Voters in Albuquerque, N.M., on Tuesday will vote on an initiative that would ban abortion at 20 weeks with only narrowly defined exceptions for the health and life of the woman. It is the first abortion restriction introduced at the municipal level, a strategy antiabortion activists may consider replicating elsewhere if their efforts in Albuquerque are successful.
The effort to ban abortion at 20 weeks in Albuquerque is being led by Bud and Tara Shaver, two antiabortion activists who moved from Kansas to New Mexico with the goal of trying to shutter the Southwestern Women's Options clinic, one of the last few remaining late-term abortion providers in the country.
Julianna Koob, legislative advocate for Planned Parenthood of New Mexico, told Reuters that the fate of access in her city will have ramifications for women in the region and around the country. "Because access has been so severely impacted in other cities, women do depend on the clinics here to pursue these safe medical procedures when they are facing some really heartbreaking decisions," she said.
Courts have blocked identical 20-week abortion bans in Arizona, Georgia and Idaho, and the city's attorney general, Gary King, has said the proposed measure is "unconstitutional and unenforceable."
As Salon has previously reported, the outcome of this vote may lead to copycat measures in cities elsewhere in the country:
While state restrictions continue to multiply across the country, the tactic of criminalizing abortion at the city level is a relatively new development among antiabortion activists. But as groups like Operation Rescue and Americans United for Life run out of deep red states with eager, Republican-controlled legislatures to target, it may become increasingly relevant — and common.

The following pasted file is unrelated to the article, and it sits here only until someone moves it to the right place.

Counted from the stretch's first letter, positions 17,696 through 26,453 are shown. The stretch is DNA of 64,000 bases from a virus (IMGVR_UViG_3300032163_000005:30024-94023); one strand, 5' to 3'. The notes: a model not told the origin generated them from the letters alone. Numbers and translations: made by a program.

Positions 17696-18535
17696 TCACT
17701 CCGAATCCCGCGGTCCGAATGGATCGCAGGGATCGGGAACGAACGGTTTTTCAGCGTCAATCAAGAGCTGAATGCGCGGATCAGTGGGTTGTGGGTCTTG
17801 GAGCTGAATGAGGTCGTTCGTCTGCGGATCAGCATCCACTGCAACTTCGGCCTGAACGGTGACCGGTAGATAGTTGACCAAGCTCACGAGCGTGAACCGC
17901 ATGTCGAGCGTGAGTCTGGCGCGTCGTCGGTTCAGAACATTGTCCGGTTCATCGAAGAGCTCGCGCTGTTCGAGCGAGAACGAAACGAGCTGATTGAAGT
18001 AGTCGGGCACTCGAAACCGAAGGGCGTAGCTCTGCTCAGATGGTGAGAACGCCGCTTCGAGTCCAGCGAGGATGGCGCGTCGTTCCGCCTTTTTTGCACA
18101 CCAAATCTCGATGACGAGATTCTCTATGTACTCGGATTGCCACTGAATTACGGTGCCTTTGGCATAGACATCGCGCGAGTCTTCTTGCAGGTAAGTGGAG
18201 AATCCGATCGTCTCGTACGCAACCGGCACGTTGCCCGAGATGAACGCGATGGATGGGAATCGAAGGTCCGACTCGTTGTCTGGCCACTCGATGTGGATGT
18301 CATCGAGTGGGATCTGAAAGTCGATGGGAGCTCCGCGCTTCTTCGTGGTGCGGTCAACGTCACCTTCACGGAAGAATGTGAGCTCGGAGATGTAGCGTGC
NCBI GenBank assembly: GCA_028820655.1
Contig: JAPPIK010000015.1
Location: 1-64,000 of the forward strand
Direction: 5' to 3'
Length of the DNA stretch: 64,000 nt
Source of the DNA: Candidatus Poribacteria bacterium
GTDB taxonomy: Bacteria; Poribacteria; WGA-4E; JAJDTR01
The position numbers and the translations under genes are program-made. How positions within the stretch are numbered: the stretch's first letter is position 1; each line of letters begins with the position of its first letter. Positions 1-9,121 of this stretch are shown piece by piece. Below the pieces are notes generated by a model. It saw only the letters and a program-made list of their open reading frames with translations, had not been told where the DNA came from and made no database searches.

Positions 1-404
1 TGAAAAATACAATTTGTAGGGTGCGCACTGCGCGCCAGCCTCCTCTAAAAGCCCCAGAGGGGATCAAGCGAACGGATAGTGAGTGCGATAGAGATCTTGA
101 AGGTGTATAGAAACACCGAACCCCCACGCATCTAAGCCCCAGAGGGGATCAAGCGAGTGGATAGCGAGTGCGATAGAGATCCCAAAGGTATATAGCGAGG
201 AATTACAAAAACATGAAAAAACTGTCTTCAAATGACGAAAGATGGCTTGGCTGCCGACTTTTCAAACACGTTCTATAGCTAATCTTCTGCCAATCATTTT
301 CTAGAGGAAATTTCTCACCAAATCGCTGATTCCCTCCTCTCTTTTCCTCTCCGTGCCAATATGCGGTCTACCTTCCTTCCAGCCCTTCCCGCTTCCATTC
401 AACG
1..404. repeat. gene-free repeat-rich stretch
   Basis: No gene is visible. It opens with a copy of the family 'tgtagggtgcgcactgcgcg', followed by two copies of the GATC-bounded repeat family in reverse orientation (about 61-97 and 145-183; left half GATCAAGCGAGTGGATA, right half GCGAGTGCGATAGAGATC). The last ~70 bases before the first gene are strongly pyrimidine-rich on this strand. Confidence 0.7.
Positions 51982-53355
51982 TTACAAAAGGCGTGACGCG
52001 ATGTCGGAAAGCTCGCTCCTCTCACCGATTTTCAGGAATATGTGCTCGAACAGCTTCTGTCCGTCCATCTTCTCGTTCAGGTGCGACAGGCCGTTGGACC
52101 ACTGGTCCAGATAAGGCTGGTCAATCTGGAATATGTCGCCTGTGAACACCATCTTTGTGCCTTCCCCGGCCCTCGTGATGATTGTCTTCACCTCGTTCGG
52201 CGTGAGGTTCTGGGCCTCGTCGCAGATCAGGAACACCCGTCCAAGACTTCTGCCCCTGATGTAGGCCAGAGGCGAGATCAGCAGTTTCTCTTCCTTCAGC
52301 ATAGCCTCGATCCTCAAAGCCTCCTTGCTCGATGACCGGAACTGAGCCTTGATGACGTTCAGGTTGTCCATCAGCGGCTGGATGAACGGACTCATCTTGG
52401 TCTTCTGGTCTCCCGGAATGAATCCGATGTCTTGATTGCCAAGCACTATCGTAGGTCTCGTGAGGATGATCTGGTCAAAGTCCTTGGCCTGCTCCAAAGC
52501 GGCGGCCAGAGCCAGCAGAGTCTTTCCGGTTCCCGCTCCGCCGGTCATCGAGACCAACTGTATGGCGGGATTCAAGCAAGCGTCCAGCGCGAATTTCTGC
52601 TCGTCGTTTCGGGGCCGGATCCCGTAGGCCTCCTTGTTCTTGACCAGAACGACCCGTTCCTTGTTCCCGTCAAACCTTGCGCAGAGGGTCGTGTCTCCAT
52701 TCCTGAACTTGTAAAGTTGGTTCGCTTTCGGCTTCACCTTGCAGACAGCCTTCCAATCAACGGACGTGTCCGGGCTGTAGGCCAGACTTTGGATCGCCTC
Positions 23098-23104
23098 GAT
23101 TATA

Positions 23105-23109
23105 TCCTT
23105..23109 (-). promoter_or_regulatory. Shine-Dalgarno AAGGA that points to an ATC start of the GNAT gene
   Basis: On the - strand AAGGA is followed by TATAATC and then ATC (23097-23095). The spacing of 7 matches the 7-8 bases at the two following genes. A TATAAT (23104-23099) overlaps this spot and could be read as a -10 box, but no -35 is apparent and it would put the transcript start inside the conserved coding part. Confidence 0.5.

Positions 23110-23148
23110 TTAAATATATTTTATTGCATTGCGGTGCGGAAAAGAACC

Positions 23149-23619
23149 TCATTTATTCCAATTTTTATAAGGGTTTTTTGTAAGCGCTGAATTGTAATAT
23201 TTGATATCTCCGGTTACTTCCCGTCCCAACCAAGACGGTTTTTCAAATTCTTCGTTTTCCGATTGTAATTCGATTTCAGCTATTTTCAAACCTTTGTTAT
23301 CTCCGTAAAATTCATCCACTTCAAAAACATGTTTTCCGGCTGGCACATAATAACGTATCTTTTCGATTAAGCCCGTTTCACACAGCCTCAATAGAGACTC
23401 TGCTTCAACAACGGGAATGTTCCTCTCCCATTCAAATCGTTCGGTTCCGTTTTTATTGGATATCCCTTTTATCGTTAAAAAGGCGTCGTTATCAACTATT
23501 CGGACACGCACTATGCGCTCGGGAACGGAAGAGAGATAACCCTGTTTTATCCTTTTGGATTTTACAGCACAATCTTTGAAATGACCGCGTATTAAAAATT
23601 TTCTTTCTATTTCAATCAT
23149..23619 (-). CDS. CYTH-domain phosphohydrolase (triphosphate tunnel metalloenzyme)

While the Shavers may be the local face of the Albuquerque campaign, Operation Rescue is heavily invested in the outcome. Much like its activism against Tiller’s clinic in Kansas, the group wants to see Southwestern Women’s Options clinic — and all abortion clinics — shuttered, making abortion both inaccessible and illegal for women in Albuquerque and everywhere else. The group’s president, Troy Newman, made as much clear in a recent interview with Reuters.
“It is a new strategy. There is more than one way to close an abortion clinic,” he said.
“If you can’t get anything done in a state legislature … you look at what is going on in a city. They say all politics is local. This is a great example of that.”
Albuquerque may be the first test, but the strategy is eliciting interest from antiabortion activists in other traditionally blue states. “I am getting calls from other people in other states about our strategy, which is encouraging,” Shaver said.